Healthy Habits, Healthy Eyes

At Moorfields Eye Hospital our specialists have noticed a big rise in cases of Acanthamoeba keratitis, which is why we're running the Healthy Habits, Healthy Eyes campaign to get the “protect your eyes” message out there to young contact lens wearers.

It’s a familiar story. After a late night out you stay at a friend’s and fall asleep in your contacts, or maybe you slip them out and pop them in tap water because your solution and case is at home.

In the morning your eyes hurt, they're red and feel gritty. You don’t think anything of it, you’ve done it before and you go home totally unware that you could be on your way to a bad eye infection or worse; contracting a rare eye disease that threatens your sight. Unbelievable? Not really.

Sairia's story

Take Sairia, one of our patients who lost a year of her university course and badly damaged her sight due to poor contact lense care.

What should contact lens wearers avoid?

These diseases can be contracted anywhere in the UK, and the risk of infection is raised if people:

  • Wear contact lenses in the shower or when swimming
  • Sleep in lenses (unless your optician has told you to do that)
  • Do not wash or dry their hands before touching their contact lenses
  • Leave their lenses in water overnight or spit on them when they are dry or have fallen out of the eye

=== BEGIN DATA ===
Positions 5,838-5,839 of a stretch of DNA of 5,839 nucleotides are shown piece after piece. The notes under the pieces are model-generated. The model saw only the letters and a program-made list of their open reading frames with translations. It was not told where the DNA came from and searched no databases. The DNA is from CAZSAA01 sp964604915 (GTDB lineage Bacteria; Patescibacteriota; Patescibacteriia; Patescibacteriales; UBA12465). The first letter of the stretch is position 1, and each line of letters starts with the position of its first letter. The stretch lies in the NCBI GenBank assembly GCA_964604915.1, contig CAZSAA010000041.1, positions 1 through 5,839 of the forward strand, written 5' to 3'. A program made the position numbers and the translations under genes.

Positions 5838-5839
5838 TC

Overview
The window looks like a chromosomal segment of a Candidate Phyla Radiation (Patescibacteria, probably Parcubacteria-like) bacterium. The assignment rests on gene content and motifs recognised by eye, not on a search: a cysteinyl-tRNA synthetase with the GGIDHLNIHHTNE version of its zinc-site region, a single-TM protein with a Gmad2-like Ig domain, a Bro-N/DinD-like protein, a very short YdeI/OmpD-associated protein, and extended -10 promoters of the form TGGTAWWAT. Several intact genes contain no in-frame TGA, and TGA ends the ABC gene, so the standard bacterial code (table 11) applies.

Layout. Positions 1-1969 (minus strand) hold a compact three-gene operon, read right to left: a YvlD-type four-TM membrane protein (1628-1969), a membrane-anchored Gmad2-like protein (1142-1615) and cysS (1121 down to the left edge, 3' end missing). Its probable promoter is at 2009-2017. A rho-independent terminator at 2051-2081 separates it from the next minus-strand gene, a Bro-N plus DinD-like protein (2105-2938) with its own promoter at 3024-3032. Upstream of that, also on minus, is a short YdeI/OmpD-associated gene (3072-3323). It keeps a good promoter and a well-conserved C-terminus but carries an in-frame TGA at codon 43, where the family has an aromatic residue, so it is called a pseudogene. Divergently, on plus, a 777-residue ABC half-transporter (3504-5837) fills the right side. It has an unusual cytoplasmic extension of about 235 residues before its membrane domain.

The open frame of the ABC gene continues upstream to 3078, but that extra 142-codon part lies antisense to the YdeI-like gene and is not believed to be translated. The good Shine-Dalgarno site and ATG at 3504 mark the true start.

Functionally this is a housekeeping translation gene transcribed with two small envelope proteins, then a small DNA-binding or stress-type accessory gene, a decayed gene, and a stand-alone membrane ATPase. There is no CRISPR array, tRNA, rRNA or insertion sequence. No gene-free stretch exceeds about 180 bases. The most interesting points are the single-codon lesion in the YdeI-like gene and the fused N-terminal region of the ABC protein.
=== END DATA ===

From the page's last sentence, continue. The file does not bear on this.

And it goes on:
• Overwear their lenses including disposable ones

Diseases that can result from poor contact lens care

Corneal infection (known as microbial keratitis) in contact lens wearers affects around 4 per 10,000 wearers each year and is mainly caused by bacteria, which stick to contact lenses these microorganisms become more resistant and harmful.

Acanthamoeba keratitis is a more rare form of microbial keratitis, occurring in around 2 per 100,000 wearers per year, although it varies regionally. It is a more severe form of infection and 85% of cases occur in contact lens wearers who are otherwise fit and healthy.

Fungal keratitis can also occur with contact lens wear but occurs most often in people who sustain eye injuries from agricultural or gardening accidents, ocular surface disease and those with immunosuppression. This infection, like Acanthamoeba keratitis is one of the severest forms of corneal infection that can occur in contact lens wear.

More about the campaign

At Moorfields Eye Hospital our specialists have noticed a big rise in cases of acanthoemeba, which is why we're running the Healthy Habits, Healthy Eyes campaign to get the “protect your eyes” message out there to young contact lens wearers.

Don’t end up in the naughty cornea - protect yourself – take care of your eyes and wear contact lenses safely.

You can keep up to date with the campaign on twitter by following #naughtycornea.